Friday, January 18, 2008

Give Me Dissonance or Give Me Death

When I was growing up, back in the Eighties, disposability was a glorious thing - something for young bands to aspire to. Pop is disposable, ran the argument, because it is the thrill of being young, of living in the moment. Pop is disposable because, once you've heard that spine-tingling riff a couple of dozen times, like an overchewed piece of gum its buzz has worn out, and it's time to move on to the next quick thrill. Pop is disposable because we live in ever-changing times, and the best music reflects NOW most perfectly; its significance tomorrow will be only as an archaeological layer on which the next frothy edifice can be built. And Pop - the music of the people - is the state to which all music should aspire. A truly universal, proletarian artform.

Could there really still be critics who believe this twaddle?

For me, while I know that what we put in our ears is as political as the diet of our eyes and tongue, this self-serving argument has nothing to do with my experience of music. Disposability is a disappointment; it's the moment you realise that the little charmer - who yesterday folded their gorgeous arms around you, breathed seductively in your ear and so fully penetrated your mind - is no soulmate, no rock for hard times; is nothing indeed but a pretty dilettante, without an original or useful idea in their head, who could no more wire a plug or bring up a child than count through a bar of thirteen sixteen time. I refuse to celebrate airheadedness and aculturality as any kind of achievement.

I want music that continually offers something new; that's worth a repeat visit to my eardrums; a re-imagining, a fresh experience with each revelatory listen. There's a lot more of this than you might think. It just takes some patience and an open pair of ears to find it. A subscription to doesn't hurt, either. No bubblegum on my bedpost - I am building a collection of music that will remain with me, my close companion until I die.*

I used to cling to the idea of "Experimental Music" like a dirigible in choppy seas, but nowadays music's emotion is more important to me than its novelty per se. Which is not to say that I've gone off music that challenges the ear. Rather, I'd argue that the ear must be challenged if there is any hope of communication on a musical level. But some settle for connection via the everyday language of speech alone, with the band just puffing alongside.

For it is the deviations from what is expected that reflect the opinions of the music's creators, their experience, their personality. The all-important what-it's-like-to-be-someone-else-ness that makes storytelling so compelling and connecting is right there in the composer’s necessarily singular choices. If not, hearing music is like having the kind of non-versation Al Swearingen from Deadwood so hates: "Do not repeat back to me what I just played in different fucking notes!" (The current UK scene needs to unhitch itself from the wagon of the celebrated but largely un-nuanced Arcade Fire. Go Godspeed instead!) Consonance is the very epitome of bland: Bach, Mozart and their ilk mercilessly subverted the very harmonic rules they invented to wring out feeling. We have to go so much further today to hit the real highs.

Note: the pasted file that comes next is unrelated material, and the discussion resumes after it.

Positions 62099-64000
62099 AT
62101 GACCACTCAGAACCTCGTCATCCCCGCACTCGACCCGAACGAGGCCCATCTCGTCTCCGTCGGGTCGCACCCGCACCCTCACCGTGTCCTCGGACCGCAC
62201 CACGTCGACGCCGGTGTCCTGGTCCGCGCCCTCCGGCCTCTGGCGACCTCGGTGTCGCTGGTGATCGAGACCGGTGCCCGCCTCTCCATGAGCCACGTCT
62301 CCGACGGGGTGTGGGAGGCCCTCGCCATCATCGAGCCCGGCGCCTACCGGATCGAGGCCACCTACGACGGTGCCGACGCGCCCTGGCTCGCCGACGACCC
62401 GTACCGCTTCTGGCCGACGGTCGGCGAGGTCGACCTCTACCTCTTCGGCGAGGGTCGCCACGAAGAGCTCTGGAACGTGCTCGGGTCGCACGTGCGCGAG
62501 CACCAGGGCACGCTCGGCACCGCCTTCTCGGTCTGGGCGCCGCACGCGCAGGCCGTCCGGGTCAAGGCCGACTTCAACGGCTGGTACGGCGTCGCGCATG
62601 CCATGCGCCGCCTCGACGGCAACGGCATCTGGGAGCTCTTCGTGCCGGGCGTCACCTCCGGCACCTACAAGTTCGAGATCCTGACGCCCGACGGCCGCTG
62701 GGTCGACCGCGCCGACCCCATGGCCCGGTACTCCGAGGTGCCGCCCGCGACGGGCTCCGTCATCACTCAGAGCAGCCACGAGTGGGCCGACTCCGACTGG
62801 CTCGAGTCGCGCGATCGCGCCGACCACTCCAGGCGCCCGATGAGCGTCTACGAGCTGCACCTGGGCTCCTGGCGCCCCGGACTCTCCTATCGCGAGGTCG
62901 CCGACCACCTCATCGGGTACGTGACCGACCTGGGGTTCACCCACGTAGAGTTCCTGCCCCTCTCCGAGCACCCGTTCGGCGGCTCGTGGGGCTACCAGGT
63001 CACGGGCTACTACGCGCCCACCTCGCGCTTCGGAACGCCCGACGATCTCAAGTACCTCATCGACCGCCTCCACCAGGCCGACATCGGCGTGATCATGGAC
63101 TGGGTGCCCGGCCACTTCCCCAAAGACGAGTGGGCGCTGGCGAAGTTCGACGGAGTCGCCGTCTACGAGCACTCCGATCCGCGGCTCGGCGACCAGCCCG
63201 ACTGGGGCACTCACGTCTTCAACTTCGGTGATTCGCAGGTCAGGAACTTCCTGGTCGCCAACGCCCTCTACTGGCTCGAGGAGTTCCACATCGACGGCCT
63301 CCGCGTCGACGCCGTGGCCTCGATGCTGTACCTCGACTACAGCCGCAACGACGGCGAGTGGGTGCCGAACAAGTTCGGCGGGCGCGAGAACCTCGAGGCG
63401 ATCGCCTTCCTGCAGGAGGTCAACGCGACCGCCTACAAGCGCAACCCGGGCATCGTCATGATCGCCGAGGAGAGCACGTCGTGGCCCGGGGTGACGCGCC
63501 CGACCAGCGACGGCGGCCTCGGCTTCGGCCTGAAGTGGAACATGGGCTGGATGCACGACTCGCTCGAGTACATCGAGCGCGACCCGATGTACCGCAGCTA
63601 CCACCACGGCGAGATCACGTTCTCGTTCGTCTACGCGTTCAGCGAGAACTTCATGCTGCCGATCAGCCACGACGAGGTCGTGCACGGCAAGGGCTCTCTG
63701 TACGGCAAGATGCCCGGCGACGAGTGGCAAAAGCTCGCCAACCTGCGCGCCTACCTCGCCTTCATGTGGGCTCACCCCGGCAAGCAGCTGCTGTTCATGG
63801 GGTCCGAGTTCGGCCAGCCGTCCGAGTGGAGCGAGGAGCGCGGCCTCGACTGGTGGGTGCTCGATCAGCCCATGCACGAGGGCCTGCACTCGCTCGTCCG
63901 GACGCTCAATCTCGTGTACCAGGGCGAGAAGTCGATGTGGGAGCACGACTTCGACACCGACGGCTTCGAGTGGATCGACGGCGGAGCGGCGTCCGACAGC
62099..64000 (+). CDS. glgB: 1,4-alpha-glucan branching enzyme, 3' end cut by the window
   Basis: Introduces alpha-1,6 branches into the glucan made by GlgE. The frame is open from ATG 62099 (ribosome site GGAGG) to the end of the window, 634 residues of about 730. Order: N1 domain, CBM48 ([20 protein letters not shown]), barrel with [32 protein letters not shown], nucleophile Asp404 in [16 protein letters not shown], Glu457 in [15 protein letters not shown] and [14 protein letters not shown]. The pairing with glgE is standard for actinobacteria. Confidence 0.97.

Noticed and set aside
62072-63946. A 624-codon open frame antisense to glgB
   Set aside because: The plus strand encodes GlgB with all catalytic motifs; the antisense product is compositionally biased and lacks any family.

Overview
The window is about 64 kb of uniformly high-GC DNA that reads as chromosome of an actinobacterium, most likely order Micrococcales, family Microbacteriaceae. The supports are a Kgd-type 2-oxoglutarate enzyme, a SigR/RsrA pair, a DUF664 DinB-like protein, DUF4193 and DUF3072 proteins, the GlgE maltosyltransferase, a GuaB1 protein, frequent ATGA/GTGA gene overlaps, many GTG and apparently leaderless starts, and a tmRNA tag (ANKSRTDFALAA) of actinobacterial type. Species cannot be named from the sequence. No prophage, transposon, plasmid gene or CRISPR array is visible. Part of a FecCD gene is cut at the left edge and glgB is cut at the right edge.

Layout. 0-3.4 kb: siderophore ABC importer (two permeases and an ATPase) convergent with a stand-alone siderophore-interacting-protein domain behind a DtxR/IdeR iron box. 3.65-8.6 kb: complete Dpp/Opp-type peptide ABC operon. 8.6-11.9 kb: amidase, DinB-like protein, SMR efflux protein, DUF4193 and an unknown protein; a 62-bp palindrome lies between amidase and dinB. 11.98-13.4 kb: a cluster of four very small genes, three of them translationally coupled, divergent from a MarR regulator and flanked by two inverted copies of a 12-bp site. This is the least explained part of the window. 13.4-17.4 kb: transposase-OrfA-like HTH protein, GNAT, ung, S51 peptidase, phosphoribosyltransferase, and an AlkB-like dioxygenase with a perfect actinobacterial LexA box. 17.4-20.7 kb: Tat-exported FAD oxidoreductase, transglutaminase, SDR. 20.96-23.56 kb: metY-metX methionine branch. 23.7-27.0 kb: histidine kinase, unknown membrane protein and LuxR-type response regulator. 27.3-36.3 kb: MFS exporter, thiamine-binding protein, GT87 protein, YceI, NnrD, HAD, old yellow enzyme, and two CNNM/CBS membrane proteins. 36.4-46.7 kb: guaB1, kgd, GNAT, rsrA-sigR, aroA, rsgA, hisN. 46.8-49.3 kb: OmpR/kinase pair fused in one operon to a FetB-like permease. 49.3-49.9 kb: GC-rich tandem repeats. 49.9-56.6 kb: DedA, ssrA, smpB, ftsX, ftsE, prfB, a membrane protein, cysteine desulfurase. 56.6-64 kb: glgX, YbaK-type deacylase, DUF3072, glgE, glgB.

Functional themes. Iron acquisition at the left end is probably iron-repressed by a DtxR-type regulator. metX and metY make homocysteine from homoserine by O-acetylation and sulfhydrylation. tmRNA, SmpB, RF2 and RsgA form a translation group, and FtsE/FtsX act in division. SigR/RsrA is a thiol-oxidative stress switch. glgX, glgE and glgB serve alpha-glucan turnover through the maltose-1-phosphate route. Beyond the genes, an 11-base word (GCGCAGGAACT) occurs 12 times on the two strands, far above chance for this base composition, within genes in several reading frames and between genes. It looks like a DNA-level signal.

Recently I went to see Japanese "post-rock" outfit Mono. I don't really want to get sidetracked by the P-R thing, but - sorry! - they use drums, bass and two guitars; they produce all their own rhythms (no beatboxes or samplers); their music has melody and dynamics; it's all in either 4/4 or 6/8; THEY'RE A FREAKIN' ROCK BAND!! There's nothing "post" about them! Repetition and no vocals - is that all it takes to be on the cutting-edge these days? Bah! Anyways, they do make a lovely, lovely noise. The lead guitarist has an exquisite tone, and pulls convincing Andrew Latimer-style faces. In fact, every song seems cut from a chunk of Camel's mountainous 'Ice'. But will Mono keep me warm at night? Even when I've lost the rest of my teeth, and can no longer squeeze into a Medium? I doubt it. They don't have the stamina. I wouldn't be surprised to learn that, emerging from Brighton's seafront Engine Room where they played, a strong gust of sea breeze had carried them out over the English Channel.

I hate to say it, but there is about consonance - the staple harmonic arena of Mono and fellow travellers like Explosions In The Sky, Sigur Ros and Autumn Chorus - something weak and unsatisfying; a smoothness to which, like Pure Pop Disposability, many disparate and unlikely bands seem drawn, as if they can't wait to cast off everything that made their music interesting, special, different,... moving. I appreciate that this current crop of bands are, unlike pop entryists of a bygone age, trying to reclaim the bathetic allure of consonance as an art medium. And the peaks of this music can indeed be disturbing, as the best art should be: bleak in their unending, monolithic prettiness; or allowing some of existence's ugliness to protrude through the veneer. (Check out Pelican’s The Fire In Our Throats... for one of the best examples of this.)